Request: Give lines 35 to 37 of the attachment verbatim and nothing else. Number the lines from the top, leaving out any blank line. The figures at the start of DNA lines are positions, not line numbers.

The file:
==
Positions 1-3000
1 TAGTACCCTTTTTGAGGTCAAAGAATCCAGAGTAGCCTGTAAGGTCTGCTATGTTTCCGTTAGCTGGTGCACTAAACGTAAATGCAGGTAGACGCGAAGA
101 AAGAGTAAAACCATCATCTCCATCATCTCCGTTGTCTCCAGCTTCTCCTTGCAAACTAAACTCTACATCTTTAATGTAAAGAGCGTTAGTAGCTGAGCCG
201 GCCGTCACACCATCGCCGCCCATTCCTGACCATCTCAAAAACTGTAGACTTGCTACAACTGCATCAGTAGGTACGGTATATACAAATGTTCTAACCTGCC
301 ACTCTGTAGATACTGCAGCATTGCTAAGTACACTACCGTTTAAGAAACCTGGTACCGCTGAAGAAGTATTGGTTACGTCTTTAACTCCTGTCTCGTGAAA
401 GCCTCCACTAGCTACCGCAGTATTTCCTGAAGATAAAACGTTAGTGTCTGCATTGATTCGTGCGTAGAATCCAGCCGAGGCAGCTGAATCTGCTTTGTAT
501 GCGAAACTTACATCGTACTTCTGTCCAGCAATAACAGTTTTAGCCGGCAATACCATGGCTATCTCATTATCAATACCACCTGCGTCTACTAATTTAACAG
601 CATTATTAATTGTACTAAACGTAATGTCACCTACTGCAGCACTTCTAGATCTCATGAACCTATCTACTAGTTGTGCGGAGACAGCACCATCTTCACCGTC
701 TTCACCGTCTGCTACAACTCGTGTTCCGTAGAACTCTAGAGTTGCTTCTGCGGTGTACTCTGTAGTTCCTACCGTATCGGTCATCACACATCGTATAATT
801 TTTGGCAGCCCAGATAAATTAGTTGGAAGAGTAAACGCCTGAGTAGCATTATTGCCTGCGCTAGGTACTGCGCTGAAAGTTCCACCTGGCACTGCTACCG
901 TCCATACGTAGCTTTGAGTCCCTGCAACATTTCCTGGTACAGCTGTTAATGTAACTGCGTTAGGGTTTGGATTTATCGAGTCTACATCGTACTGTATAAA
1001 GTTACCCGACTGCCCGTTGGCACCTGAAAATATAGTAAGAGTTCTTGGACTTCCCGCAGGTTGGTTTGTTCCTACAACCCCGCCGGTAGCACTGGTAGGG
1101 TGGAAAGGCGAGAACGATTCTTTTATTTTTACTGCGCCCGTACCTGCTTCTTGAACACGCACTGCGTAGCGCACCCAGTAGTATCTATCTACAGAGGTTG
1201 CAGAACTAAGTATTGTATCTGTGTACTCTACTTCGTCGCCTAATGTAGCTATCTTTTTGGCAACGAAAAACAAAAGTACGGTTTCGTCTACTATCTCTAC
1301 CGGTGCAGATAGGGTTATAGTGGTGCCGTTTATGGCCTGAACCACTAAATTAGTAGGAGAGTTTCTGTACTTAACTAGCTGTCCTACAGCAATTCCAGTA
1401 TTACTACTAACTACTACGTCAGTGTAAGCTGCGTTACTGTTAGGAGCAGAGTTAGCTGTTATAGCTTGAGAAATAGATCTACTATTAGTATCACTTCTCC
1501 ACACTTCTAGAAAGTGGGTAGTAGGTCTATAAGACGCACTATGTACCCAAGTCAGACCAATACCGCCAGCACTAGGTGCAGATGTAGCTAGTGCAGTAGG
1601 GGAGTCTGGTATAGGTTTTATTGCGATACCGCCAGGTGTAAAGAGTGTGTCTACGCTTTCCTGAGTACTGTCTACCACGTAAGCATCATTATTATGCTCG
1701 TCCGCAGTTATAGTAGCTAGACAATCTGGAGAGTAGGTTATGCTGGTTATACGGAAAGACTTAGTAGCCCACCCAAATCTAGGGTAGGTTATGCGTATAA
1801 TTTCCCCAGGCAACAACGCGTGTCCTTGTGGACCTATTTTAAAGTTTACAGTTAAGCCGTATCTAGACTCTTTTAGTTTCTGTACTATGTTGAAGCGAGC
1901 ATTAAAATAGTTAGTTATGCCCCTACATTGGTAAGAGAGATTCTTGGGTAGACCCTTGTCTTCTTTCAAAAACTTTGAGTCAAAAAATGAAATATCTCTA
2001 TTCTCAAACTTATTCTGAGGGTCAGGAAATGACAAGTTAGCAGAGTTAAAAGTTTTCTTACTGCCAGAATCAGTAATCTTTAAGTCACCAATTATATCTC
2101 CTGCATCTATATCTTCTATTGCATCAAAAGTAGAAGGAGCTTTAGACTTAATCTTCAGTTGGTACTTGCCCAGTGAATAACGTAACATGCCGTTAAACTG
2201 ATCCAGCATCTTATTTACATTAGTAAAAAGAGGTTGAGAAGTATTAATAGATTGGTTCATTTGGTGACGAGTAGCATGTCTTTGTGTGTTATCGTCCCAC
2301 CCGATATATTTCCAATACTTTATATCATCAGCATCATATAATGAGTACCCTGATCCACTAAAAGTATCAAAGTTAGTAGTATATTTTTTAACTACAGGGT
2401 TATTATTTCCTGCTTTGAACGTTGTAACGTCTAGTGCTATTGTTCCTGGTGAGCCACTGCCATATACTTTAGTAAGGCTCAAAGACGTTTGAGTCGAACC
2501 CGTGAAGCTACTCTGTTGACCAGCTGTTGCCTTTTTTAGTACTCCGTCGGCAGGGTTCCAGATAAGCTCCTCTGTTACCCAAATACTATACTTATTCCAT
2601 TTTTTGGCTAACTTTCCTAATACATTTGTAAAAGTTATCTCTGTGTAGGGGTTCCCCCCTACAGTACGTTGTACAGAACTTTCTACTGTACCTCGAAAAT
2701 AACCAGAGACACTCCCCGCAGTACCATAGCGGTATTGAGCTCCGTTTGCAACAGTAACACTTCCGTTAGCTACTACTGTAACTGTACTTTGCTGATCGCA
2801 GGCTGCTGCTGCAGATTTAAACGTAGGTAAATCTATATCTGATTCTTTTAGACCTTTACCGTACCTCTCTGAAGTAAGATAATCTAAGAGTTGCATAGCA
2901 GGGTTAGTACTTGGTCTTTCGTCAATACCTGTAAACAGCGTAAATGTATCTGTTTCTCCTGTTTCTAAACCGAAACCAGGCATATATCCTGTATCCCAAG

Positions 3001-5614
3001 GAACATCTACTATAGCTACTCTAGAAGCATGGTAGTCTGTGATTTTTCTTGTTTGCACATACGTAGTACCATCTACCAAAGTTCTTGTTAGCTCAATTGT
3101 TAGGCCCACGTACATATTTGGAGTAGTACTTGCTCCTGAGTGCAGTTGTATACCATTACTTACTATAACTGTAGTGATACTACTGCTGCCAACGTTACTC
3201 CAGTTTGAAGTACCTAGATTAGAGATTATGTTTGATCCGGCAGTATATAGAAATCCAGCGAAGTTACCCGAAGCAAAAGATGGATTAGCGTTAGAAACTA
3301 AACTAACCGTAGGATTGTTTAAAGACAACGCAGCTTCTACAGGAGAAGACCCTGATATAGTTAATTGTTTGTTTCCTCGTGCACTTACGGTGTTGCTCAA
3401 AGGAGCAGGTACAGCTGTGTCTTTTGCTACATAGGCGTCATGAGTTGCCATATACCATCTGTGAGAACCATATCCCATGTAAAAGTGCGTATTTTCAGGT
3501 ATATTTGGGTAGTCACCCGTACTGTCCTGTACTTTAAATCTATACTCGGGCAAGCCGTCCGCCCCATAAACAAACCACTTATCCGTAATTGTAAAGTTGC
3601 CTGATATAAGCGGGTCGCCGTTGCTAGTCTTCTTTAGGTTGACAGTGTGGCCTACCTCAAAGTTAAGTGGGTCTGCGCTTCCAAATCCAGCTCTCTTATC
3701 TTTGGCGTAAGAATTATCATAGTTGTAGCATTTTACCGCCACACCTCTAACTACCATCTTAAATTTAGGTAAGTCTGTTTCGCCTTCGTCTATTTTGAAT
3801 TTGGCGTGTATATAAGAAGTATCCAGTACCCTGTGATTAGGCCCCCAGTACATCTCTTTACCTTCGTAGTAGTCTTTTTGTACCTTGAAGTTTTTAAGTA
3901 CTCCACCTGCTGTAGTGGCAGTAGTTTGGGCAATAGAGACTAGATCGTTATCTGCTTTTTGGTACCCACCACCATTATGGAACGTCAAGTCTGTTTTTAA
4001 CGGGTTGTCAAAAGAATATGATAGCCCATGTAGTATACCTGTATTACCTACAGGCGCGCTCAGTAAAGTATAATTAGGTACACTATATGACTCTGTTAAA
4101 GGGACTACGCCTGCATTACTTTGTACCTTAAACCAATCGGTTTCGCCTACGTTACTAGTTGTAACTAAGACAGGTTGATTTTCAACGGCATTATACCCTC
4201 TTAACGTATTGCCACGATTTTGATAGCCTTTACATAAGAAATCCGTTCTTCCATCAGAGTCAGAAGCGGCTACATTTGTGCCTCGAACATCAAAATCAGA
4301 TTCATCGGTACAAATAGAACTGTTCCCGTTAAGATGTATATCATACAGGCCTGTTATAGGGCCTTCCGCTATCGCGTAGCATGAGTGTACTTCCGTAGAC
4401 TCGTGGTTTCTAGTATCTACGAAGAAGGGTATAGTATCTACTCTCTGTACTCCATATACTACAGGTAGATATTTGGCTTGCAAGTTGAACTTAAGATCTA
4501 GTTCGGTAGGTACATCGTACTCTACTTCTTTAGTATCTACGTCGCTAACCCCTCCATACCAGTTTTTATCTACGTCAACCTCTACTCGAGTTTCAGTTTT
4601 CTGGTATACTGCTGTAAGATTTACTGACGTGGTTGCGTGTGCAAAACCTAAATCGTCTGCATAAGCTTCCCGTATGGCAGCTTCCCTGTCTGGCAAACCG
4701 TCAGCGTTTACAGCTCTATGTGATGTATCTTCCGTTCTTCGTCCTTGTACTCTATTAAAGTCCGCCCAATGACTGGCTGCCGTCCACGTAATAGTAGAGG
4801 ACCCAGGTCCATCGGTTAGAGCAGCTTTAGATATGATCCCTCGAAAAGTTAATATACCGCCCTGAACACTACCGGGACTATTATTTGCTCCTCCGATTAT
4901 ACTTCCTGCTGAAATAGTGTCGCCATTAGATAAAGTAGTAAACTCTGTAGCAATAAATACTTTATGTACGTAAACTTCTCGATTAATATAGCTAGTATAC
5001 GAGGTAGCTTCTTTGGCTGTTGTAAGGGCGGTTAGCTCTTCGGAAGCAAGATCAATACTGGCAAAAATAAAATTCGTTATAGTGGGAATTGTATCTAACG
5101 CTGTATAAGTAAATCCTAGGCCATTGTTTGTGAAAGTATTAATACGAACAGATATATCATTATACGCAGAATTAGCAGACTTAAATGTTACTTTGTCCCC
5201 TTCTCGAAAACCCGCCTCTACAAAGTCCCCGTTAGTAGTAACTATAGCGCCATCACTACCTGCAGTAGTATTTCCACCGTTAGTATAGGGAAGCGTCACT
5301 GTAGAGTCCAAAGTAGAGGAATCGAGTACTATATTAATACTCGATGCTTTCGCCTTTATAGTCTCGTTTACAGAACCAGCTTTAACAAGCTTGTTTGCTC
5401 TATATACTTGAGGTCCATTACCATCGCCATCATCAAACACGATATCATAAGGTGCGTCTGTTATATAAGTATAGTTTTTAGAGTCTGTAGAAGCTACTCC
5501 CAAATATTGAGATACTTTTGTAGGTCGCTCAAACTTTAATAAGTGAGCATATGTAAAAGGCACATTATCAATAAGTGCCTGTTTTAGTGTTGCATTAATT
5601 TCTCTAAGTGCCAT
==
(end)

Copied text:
3201 CAGTTTGAAGTACCTAGATTAGAGATTATGTTTGATCCGGCAGTATATAGAAATCCAGCGAAGTTACCCGAAGCAAAAGATGGATTAGCGTTAGAAACTA
3301 AACTAACCGTAGGATTGTTTAAAGACAACGCAGCTTCTACAGGAGAAGACCCTGATATAGTTAATTGTTTGTTTCCTCGTGCACTTACGGTGTTGCTCAA
3401 AGGAGCAGGTACAGCTGTGTCTTTTGCTACATAGGCGTCATGAGTTGCCATATACCATCTGTGAGAACCATATCCCATGTAAAAGTGCGTATTTTCAGGT